Shumuk Group CEO, Shukla Mukesh became the fourth Ugandan of Indian origin to pick forms to contest in the National Resistance Army (NRM) party’s primaries. He is eyeing the chair of the NRM Entrepreneur league currently held by tycoon and Bushenyi king maker, Hassan Basajjabalaba. Angel Nabweteme asked him about his chances of success.
What makes you think you can win?
I have two main strengths. I come in with an experience to share as a businessman and entrepreneur. And two, I have a lot of love for my party, NRM, of which I have been a member for a long time. If elected, my priority will be to consolidate what my colleague, Hassan Basajjabalaba, has been doing. I will use the same structures to apply my skills in doing business at the hands of NRM.
Do you think you are best suited for the position?
I have been in business in Uganda for a decade. I have established myself from a simple businessman in 1982 to an accomplished entrepreneur. When you talk of Shumuk, nothing comes to mind but the saucepan, an essential in every home. I have built a huge network of colleagues, many of whom are also into business and the majority are entrepreneurs. These are the kinds of connections the NRM needs to move forward as a leading party. Our individual contributions for this country both as Mukesh and as Shumuk Group are well spelt out. Today we have a scrap re-cycling plant in Nakawa that produces aluminium utensils under the Mukesh wants to take Basajjabalaba’s seat30 minutes with Shukla Mukesh Shumuk krsna brand name, warehousing, milk processing and a host of other businesses. This is the profile I am bringing to this post of chairman entrepreneurship league.
Are you better than Basajjabalaba?
This is not a race for a political job. Ours is more of self-sacriἀce. We are already too busy in our individual engagements. We offer ourselves to serve not because of an incumbent’s failure, but to make a contribution to the party. As NRM, we respect democracy where competition is inevitable. However, whatever the outcome, we continue to work jointly towards the development of the party. My three decades of experience as an entrepreneur can be put to use at the hands of NRM. My dream of building an empire lives on.
Won’t you get problems as an Indian tussling it out with Ugandans?
I am a Ugandan. I was born in Arua in the historical year of Uganda’s independence, 1962. My late father, Babu Bhai Shukla, worked in the customs excise (now Uganda Revenue Authority) for over 25 years from 1959-1986. My family started the aluminium saucepans business in Uganda in 1939 in Namataba, Iganga district. They were accomplished businesspeople who taught me how to do business at an early age. I am glad to have expanded his dream of what was meant to be an aluminium re-cycling plant to now a group investment. I have spent all my 42years of life working in my mother country, Uganda. I have seen all the politics in this country and the mistakes by the past regimes. I experienced all the brutal human rights abuses of the Amin regime and most notably, the historical expulsion of Asians by President Amin in 1972. I witnessed the entry of this government in 1986 and I have seen it grow to its current status, thanks to the able leadership of our President, Yoweri Kaguta Museveni. I don’t know how more Ugandan I can be.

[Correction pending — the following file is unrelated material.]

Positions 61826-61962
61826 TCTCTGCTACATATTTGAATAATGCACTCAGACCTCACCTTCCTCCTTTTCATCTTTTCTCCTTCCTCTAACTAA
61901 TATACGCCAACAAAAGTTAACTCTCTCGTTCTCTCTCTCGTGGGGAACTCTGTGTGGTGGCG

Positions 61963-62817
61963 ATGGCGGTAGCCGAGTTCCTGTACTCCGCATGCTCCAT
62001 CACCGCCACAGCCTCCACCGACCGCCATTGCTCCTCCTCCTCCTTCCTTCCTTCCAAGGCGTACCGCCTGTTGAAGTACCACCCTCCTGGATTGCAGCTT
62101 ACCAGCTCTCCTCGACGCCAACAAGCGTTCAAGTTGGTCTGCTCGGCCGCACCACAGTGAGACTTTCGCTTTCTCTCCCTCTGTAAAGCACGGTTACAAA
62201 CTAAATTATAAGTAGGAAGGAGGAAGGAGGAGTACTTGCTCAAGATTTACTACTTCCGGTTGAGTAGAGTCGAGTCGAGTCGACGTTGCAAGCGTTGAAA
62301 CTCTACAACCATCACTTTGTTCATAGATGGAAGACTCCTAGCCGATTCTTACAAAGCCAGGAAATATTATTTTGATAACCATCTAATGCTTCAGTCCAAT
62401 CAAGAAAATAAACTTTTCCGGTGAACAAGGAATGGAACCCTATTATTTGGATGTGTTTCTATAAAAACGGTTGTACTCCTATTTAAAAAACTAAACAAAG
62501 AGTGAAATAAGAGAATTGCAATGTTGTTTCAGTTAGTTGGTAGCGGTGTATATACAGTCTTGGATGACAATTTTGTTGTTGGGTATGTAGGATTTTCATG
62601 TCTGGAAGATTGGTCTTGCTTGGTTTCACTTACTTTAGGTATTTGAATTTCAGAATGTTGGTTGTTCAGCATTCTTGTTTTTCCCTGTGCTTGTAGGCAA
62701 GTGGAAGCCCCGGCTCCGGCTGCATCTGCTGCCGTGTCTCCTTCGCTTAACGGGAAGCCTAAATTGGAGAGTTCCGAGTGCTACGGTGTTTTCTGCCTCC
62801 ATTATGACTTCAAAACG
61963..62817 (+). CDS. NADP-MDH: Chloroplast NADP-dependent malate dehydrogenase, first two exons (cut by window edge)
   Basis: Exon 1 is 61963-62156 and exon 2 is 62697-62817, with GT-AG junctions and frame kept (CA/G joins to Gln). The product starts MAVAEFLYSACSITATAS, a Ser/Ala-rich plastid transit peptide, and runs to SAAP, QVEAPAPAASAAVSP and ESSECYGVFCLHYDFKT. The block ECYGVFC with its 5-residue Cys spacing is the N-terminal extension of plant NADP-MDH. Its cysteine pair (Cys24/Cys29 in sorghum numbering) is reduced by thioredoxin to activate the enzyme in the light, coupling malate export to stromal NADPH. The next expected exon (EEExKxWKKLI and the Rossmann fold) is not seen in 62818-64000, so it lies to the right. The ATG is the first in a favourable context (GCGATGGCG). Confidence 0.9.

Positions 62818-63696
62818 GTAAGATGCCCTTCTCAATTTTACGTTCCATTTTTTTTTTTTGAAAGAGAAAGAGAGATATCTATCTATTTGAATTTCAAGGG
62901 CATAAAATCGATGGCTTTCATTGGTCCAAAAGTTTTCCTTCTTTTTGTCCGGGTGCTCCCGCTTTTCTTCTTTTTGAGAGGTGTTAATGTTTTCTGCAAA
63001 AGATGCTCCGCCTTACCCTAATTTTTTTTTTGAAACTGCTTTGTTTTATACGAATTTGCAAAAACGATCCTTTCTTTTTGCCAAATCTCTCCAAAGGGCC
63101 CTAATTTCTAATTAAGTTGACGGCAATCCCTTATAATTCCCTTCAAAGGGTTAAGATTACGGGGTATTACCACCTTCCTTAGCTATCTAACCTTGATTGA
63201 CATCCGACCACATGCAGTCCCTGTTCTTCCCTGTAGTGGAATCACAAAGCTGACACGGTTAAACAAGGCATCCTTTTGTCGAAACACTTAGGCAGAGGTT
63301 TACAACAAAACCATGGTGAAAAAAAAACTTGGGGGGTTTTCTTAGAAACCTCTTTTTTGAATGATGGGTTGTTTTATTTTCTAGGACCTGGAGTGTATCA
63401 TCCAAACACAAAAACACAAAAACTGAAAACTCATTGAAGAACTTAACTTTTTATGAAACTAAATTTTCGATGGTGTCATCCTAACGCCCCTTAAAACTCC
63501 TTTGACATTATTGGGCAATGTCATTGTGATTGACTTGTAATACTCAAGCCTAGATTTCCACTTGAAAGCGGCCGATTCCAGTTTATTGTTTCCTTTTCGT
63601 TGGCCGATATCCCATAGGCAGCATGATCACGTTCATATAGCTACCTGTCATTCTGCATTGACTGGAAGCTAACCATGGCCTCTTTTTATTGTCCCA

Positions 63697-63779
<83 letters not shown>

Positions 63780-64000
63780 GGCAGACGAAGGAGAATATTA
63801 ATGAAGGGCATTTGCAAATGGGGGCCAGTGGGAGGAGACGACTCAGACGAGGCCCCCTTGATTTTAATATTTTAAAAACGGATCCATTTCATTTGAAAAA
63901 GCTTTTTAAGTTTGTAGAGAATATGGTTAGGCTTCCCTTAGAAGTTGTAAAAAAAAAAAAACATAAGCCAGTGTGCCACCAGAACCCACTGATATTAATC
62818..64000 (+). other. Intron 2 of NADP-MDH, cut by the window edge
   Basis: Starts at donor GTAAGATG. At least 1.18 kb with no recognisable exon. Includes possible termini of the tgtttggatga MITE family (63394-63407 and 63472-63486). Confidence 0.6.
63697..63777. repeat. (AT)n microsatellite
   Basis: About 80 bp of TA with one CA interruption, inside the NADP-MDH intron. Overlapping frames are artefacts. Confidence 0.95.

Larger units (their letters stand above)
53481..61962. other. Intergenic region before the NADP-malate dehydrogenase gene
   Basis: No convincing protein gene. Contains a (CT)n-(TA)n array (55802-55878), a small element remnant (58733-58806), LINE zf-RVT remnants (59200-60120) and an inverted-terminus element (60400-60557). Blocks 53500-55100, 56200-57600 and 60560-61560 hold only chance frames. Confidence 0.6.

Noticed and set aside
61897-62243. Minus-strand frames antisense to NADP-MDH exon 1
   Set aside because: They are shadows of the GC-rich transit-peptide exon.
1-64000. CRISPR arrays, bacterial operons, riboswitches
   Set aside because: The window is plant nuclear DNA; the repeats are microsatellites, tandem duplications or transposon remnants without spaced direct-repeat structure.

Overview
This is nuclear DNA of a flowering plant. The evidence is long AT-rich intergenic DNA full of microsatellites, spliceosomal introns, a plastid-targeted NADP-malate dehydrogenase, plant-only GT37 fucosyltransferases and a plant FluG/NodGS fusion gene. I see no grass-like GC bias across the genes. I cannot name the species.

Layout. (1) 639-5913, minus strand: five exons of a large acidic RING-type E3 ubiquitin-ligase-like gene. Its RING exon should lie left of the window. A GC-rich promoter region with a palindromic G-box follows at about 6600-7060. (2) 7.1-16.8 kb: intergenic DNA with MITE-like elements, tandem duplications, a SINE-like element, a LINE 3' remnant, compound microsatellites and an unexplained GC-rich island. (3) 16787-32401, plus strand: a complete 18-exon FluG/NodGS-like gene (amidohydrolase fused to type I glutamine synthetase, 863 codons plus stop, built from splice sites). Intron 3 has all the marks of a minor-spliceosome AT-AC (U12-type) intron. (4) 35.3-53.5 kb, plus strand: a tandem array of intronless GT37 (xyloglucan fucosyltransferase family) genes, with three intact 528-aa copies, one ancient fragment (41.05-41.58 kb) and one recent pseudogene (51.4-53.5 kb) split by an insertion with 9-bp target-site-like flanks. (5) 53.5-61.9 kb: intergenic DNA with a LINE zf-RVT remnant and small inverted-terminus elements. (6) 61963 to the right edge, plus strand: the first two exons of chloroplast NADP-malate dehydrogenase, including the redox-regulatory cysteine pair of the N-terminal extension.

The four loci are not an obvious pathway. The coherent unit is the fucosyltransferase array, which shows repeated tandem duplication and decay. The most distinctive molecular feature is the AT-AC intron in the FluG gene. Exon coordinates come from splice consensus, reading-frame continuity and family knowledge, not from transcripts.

What new ideas are you bringing on board?
Many! I want to create the spirit of ‘green entrepreneurship’. This means helping NRM and entrepreneurs make smart partnerships with internal and external partners for sustainable prosperity without damaging the environment. This will be coupled with attracting green investors to Uganda. Secondly, to attract professionals with high integrity to the party to build a self-sustaining, economically viable strong NRM. Thirdly, I will also work for ἀnancial stability in the party by, among other factors, completing the NRM House within 12 months and naming it “Integrity Towers”, so that it can act as the party ofἀces and also raise income to support party activities. Four, I plan to create entrepreneurship incubation centres at district level, through corporate adoption programme to direct the youth along our agriculture potential to achieve the millennium 2015 objectives. Five, we can host the Global Peace International Billionaires Club of Philanthropy summit in Uganda in 2016.
About the Movement House; how will you succeed where many have failed so far?
Like I mentioned, ours is not a competition, but complementing efforts. I would need about 12 months to start that Movement House. I can do this by mobilising other party members in and outside Uganda and with my extended connections abroad as an entrepreneur and chairman of Shumuk Group.
Are you worried about the quality of elections at the NRM primaries?
No. I have full confidence in the NRM electoral commission, headed by chairman Tanga Odoi. I am confident there will be enough vigilance to achieve the transparency required throughout the whole process.
What will you do if you are rigged out?
The issue of rigging does not exist in NRM. We believe in democracy, which is why every five years we go to the polls. Why do Indians succeed in business where many Ugandans are failing? It is wrong to assume that only Indians have succeeded in business. Even Ugandans are successful. However, I can share a few tips Indians hold dear in business. One is frugality; Indians generally have a strong culture of saving. Two, hard work and dedication to the business above self. Indians believe in serving the interests of their businesses before their own individual ones. And three, networking and trustworthiness. Those are the three winning principles in any given business that my fellow Ugandans can emulate and bring change to this country.